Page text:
In addition to running Java programs, the OpenJDK will also allow Azure customers to run programs written in other JVM languages, such as Groovy, Grails, Clojure and Scala. Now, customers can upload their own libraries for these specific languages, though Microsoft may start offering native support for them in the future, Gould said.
Prior to the full release of Java on Azure, Microsoft may also release preview editions in the upcoming months. The first release will support Java 7 and Azul will rapidly incorporate new editions of the language as well, starting with Java 8 expected later this year. Azul will also maintain older versions of the OpenJDK for Azure.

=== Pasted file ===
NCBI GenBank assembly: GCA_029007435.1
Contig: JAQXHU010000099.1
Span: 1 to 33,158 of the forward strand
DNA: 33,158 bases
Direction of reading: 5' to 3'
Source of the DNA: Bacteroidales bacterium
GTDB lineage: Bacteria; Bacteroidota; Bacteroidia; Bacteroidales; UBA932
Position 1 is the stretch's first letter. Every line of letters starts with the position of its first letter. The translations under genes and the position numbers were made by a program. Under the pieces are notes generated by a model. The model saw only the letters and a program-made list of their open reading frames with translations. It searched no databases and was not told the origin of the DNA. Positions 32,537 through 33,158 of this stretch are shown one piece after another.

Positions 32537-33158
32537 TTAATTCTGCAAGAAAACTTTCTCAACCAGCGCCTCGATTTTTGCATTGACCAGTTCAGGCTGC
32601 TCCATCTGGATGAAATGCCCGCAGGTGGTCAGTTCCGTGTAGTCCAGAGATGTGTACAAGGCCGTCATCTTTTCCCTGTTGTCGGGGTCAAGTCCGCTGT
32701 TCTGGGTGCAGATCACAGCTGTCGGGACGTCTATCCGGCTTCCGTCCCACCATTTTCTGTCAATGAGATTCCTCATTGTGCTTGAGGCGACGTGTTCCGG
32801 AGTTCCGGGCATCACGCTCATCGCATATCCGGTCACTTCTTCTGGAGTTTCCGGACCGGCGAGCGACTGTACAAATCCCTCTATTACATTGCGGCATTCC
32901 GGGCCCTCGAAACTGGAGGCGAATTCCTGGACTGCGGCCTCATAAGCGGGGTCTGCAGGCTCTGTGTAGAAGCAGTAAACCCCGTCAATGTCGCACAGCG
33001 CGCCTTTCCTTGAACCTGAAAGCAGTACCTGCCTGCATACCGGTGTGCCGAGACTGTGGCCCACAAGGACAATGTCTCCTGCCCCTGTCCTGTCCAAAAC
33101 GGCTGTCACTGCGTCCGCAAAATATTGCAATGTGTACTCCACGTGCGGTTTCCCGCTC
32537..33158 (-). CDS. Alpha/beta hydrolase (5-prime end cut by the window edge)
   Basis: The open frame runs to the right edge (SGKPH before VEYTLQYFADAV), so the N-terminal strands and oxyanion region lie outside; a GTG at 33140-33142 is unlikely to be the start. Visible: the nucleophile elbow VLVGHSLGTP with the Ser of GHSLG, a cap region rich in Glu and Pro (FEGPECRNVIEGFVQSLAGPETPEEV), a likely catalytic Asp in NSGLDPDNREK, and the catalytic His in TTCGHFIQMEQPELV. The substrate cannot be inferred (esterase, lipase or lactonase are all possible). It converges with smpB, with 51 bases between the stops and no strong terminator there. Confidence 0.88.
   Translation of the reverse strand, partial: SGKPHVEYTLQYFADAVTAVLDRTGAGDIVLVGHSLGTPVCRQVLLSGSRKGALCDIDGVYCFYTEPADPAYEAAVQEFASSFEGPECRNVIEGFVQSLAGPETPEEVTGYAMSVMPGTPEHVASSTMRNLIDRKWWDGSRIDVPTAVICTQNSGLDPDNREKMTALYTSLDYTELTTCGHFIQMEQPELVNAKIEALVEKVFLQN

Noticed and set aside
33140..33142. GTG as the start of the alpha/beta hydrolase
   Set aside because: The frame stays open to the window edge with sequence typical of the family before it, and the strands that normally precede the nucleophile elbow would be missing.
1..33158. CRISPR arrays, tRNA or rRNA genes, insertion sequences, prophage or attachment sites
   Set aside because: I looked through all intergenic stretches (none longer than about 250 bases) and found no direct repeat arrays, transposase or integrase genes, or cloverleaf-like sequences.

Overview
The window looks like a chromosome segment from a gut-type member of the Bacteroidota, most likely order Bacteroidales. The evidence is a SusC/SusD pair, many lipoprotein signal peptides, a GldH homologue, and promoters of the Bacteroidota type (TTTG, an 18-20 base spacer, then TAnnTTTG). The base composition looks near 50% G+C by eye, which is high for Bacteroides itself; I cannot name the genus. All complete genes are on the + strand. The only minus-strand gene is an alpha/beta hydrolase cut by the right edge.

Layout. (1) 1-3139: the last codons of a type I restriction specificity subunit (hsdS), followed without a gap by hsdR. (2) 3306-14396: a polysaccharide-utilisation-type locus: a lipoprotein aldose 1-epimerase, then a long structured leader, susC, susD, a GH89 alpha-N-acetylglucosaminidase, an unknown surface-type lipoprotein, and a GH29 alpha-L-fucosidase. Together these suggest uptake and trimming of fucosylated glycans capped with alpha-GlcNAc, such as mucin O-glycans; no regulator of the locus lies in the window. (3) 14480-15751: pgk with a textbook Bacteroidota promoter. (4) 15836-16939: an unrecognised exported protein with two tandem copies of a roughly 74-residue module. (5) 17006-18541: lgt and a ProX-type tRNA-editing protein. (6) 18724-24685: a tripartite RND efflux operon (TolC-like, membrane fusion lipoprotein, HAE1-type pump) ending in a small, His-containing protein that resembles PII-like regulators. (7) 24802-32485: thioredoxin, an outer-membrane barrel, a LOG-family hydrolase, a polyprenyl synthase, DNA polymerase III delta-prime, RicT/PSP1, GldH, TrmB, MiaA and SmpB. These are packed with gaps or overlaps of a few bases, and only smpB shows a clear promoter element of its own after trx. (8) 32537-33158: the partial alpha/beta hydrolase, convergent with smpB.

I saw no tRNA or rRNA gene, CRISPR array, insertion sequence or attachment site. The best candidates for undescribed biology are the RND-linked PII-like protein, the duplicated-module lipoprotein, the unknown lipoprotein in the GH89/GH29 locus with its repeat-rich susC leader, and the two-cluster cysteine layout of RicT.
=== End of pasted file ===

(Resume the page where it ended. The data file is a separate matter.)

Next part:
"The level of support will go beyond what other vendors will offer," Gould said. "If customers want a bleeding edge they can get that, and if they want a longer term commitment to a version, that will be there as well."